Let $M$ be a Turing Machine for SAT. We want to encode certain paths of $M$ in a very short way in order to diagonalize against the paths.

For each natural number $k$, we will have a formula $\phi$ of length $n$ that does the following: $\phi$ is satisfiable iff the assignment encodes a run of $M$ on $\phi$ of length $n^k$ that ends in the reject state.

Suppose SAT can be computed in time $n^k$, and let $\phi$ be the formula associated with $k$. If $\phi$ is satisfiable, then the satisfying assignment encodes a run of $M$ on $\phi$ ending in the reject state. If $\phi$ is not satisfiable, then by our assumption there is a run of $M$ on $\phi$ of length $n^k$ ending in the reject state. An encoding of this path satisfies $\phi$. Contradiction. Therefore, SAT cannot be computed in time $n^k$.

Any opinions? I'm curious if anyone has an immediate reason why this wouldn't work. (I'm quite aware that it would be difficult.)

  • $\begingroup$ Please use MathJax to improve the formatting of your post. $\endgroup$
    – Nathaniel
    May 18, 2021 at 20:44
  • $\begingroup$ How do you encode $\phi$ in length $n$? $\endgroup$ May 18, 2021 at 20:59
  • $\begingroup$ Does your argument refute the time hierarchy theorem, by any chance? $\endgroup$ May 18, 2021 at 20:59
  • $\begingroup$ You are claiming to have a solution for a well-known, difficult open problem. This is an extraordinary claim requiring extraordinary evidence. You have not provided such so there is not much to talk about. Even if you had, this would not be a good post for SE; it is not our goal here to make broad advances to science in a single post. See here for a related discussion. $\endgroup$
    – Raphael
    May 18, 2021 at 21:41
  • $\begingroup$ What's more, proof-checking questions are also not well-suited for this platform. What's a specific question you have about your proof outline? $\endgroup$
    – Raphael
    May 18, 2021 at 21:42

1 Answer 1


Before I explain what went wrong, notice the following red flag:

Let $T(n)$ be some arbitrary function representing some run-time. What would not work from this "proof" if we replace $n^k$ by $T(n)$? From what I see, pretty much nothing. Does that mean that $SAT$ is not solveable in any run-time? of course not!

Now to the actual problem: Each $\Phi_k$ depends on $n$, so let us call it instead $\Phi_k^n$. Notice, that the size of $\Phi_k^n$ would not be $n$, since it takes a lot of "space" to represent this formula. In fact, its size woul most likely be way bigger than $n^k$. When you run $M$ on $\Phi_k^n$, the runtime would take $O(|\Phi_k^n|^k)\approx O((n^k)^k)$ and not $O(n^k)$, since the runtime depends on the size of the input $\Phi_k^n$. This completely nullifies your argument that this is a contradiction.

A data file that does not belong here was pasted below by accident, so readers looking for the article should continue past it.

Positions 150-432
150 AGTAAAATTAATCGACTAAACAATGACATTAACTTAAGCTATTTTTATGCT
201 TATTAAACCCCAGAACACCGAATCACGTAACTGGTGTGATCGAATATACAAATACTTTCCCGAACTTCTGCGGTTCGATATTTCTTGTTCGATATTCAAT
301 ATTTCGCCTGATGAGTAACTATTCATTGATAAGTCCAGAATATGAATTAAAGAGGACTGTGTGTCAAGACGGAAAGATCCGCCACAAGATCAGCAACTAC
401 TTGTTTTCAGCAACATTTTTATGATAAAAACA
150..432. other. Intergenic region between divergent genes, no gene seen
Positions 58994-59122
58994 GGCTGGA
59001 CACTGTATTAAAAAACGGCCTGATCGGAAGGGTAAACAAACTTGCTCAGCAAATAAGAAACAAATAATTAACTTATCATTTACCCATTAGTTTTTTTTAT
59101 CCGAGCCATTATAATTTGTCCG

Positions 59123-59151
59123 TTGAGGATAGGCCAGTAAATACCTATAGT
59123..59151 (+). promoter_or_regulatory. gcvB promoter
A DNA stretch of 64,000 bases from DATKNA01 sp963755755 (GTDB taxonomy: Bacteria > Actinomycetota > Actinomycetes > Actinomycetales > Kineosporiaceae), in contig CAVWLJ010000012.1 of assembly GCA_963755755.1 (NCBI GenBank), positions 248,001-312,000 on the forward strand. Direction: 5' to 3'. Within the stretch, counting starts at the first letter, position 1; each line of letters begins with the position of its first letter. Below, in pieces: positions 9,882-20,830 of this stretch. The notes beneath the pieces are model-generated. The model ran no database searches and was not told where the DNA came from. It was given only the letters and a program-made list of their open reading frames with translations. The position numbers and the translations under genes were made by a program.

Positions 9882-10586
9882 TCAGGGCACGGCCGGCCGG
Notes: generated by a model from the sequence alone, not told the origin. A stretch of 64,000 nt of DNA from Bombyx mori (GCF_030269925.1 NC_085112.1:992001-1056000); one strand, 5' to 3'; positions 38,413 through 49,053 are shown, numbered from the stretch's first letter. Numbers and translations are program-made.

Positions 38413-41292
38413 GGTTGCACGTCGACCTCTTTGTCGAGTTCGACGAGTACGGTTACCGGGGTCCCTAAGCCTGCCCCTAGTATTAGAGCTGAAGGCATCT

As a side note, if you do actually manage to encode $\Phi_k^n$ in some magical way with size $O(n)$, then congratulations! Your argument holds and $P\neq NP$. But clearly its not easy to encode it like that... good luck :)

  • $\begingroup$ I haven't figured out how to properly format my responses yet, my apologies. First of all, this is not a proof, it's not remotely close to being a proof, it's just an idea. When I say that the length of phi_k is n, I mean that the length of the representation of phi_k is n. $\endgroup$
    – Brian
    May 18, 2021 at 21:35
  • $\begingroup$ Yes, the problem is that you cant have the length of the representation of $\Phi_k^n$ to be $n$, but also to contain the expression of $M(\phi)=false$ for $\phi$ of length $n$, since that expression is most likely to take up at least $n^k$. $\endgroup$
    – nir shahar
    May 18, 2021 at 22:02
  • $\begingroup$ The length of phi_k by definition is n. I'm using n to represent the length of the input. The variable n doesn't represent anything else. The idea is to represent this particular path of M in a short way. It would have to be something new. I don't know how to do it, I'm just tossing around the idea. $\endgroup$
    – Brian
    May 19, 2021 at 23:10
  • $\begingroup$ if $\Phi_k^n$ is of length $n$ then it represents a computation of $M$ on some extremely short input, something that is way smaller than $n$. $\endgroup$
    – nir shahar
    May 20, 2021 at 6:54
  • $\begingroup$ We would need a new way to represent computations of M (not all computations, just some special ones). If the formula is of length n and M is bounded by n^k, then the length of the computation would be n^k in the worst case. I agree, a formula of length n can't handle something of size n^k. We couldn't just list the transitions or have a computation tableau. We would need an entirely new method. The number 2^10^10^80 has more digits than there are particles in the universe, but we can represent it in a concise way. We would have to do something similar for M. $\endgroup$
    – Brian
    May 20, 2021 at 10:54

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